In September, I had the opportunity to attend both the annual Association for Rural & Small Libraries (ARSL) and the biennial Association for Library Service to Children (ALSC) conferences. For me, the major take-away from both events is that libraries can help each other develop programs that address food insecurity.
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With funding through ALA's Libraries Ready to Code, we collaborated with a community makerspace and the local Boys & Girls Club to offer coding programs at three locations.
In addition to the Boys & Girls Club and the community makerspace, we also held programs at the library. Participating students ranged from third grade through high school.
In June 2017, the Mechanicville District Public Library kicked off a community farmers market on the library’s front lawn. Throughout the summer, on Mondays from 4 to 7 p.m., hundreds of people came to stock up on vegetables, pasta, eggs, honey and other goods from local farms.
For a community with a 16.3 percent poverty rate, a market delivering fresh, local goods at affordable prices was a game-changer, and it also gave local farms an opportunity to sell their products.
Trucks! Trucks! Trucks! is a food truck-meets-touch-a-truck festival. Local food truck vendors come to the library to sell a variety of sweet and savory foods while people explore the many trucks brought by local government, businesses and military departments.
In 2017, we held the event on a Saturday in mid-June from 11 a.m. to 2 p.m. in our library parking lot. Roughly 2,300 people attended.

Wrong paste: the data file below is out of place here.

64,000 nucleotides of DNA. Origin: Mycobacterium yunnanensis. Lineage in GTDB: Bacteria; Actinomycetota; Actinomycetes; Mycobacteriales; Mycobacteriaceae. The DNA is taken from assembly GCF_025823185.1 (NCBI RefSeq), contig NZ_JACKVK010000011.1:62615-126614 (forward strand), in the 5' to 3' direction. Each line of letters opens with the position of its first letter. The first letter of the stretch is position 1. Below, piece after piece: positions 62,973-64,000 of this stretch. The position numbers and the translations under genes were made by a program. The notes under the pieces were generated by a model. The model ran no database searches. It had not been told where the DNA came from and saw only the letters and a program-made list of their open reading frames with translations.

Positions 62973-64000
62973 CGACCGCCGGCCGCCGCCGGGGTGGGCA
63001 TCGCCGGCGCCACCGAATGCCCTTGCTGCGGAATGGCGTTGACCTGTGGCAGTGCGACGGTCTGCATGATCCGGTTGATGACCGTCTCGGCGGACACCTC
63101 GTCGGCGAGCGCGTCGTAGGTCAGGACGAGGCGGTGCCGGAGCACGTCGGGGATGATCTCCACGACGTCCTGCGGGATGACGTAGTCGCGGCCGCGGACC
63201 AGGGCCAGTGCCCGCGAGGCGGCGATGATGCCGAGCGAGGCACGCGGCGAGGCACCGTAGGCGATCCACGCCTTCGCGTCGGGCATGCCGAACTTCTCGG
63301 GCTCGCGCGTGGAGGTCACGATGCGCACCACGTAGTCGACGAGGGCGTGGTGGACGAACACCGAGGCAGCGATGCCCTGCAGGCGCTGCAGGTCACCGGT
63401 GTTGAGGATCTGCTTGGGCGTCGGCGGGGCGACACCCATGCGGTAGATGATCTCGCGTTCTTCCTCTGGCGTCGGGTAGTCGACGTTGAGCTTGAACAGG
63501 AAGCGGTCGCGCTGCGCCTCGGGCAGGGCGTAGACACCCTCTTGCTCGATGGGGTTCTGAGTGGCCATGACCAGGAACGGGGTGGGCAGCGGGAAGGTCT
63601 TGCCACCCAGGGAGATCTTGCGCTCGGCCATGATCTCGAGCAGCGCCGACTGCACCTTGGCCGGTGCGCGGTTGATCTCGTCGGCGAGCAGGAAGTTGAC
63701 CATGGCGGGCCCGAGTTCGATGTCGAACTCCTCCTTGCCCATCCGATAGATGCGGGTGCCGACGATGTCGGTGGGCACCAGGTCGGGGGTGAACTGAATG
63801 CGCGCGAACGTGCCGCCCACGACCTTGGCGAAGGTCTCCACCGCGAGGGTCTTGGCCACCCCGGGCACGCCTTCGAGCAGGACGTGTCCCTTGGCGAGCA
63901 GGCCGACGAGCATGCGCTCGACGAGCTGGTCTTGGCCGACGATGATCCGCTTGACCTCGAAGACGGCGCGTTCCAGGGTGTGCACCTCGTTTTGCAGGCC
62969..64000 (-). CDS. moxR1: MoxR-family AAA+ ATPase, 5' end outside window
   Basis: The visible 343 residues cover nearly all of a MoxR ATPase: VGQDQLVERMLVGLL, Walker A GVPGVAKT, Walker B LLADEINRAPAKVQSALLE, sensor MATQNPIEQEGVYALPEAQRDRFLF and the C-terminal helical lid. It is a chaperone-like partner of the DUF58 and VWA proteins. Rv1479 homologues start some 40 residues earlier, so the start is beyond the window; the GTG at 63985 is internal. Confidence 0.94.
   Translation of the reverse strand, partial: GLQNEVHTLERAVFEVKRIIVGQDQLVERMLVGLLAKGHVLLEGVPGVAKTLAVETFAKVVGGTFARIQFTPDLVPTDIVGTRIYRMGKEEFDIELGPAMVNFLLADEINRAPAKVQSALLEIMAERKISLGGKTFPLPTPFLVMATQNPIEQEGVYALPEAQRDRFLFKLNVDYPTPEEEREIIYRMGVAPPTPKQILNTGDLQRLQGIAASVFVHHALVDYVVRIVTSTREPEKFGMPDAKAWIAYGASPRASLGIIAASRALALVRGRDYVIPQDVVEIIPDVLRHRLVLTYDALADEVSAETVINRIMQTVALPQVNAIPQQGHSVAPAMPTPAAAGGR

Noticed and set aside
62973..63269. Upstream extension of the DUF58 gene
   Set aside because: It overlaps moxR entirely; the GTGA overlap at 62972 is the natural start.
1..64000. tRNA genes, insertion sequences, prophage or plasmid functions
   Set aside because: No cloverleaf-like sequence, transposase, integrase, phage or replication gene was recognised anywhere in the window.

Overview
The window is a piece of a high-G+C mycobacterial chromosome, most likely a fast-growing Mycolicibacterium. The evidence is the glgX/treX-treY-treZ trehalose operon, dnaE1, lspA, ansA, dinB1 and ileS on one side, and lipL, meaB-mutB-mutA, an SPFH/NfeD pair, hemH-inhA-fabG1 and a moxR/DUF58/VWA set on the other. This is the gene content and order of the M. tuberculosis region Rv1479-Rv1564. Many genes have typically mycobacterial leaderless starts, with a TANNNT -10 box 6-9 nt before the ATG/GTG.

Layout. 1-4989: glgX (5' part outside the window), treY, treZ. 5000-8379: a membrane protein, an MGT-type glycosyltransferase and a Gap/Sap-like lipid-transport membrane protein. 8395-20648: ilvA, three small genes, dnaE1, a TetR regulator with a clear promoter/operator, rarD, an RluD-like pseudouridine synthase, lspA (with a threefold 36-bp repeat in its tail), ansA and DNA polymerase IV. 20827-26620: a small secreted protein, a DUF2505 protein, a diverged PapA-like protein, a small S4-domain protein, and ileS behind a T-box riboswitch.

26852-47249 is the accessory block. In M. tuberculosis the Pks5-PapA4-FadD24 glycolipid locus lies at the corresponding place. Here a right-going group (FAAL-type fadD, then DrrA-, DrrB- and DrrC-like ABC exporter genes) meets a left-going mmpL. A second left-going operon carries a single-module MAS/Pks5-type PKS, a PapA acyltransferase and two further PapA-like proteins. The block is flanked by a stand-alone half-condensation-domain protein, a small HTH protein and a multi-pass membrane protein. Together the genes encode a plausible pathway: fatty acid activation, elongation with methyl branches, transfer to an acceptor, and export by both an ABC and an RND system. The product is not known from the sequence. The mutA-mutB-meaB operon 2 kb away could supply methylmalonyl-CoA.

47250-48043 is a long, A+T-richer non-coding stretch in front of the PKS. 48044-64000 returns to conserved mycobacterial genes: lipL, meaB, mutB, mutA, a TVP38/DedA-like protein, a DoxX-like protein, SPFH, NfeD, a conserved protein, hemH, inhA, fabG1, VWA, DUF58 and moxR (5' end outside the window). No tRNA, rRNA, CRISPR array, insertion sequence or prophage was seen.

Spring break is coming — meaning that many of you will soon find yourself with a crowd of young people (and their parents) at your library, eager for entertainment. Are you ready?
Even if you are running behind with your planning, there is still time to pull together an exciting spring break line-up. Check out this list for some of our favorite kid, teen and family programs. Do you have other plans? Share them in the comments.
Storytime in the Orchard is an all-ages storytime hosted by Boyertown Community Library and Frecon Farms. It is held outdoors on Thursdays at 9 a.m. from mid-June through October, weather permitting.
This program enhances awareness of local agriculture, provides a family experience of nature and boosts health literacy while having fun.
Inspired by the idea that loving and caring for oneself is essential to well-being, the Brooklyn Heights Library Youth Council presented a self-love event called I’m Perfect. The event was held at the nearby Brooklyn Bridge Park in May 2017, and featured music, arts and crafts, food and guided meditation.
At the height of Summer Reading Club (SRC) or during an autumn back-to-school heat wave, sometimes the best thing to do is take the kids outside and hose them down — that will get the fidgets out! (Kidding!)
But seriously, throwing water balloons at people or targets is extremely therapeutic. I asked my SRC leader, Ebony Scott, to come up with a program called Water Games. My only stipulations were (1) that it not wet any of the books and (2) that it have a reasonable budget. (If only we could afford giant Nerf Super Soakers for everyone.)
Here at Skokie Public Library, we aim to offer a variety of learning experiences in every program cycle. That means we’ll have storytimes, performances, clubs and hands-on creation programs during every calendar period. When we want to allow kids to really dive into a topic, however, we try to think beyond our usual one-off programs. When we want kids to really explore, develop skills and make something, we offer multi-day boot camps.
This summer I decided to challenge myself before my teens even had the chance to say, "Mrs. Librarian Lady, I'm so bored!" I’ve already created a list with go-to crafts and activities to entertain teens all summer long. My challenge is for all you teen programming staff out there to grab your shades, slather on some sunblock and live it up this summer with your teens!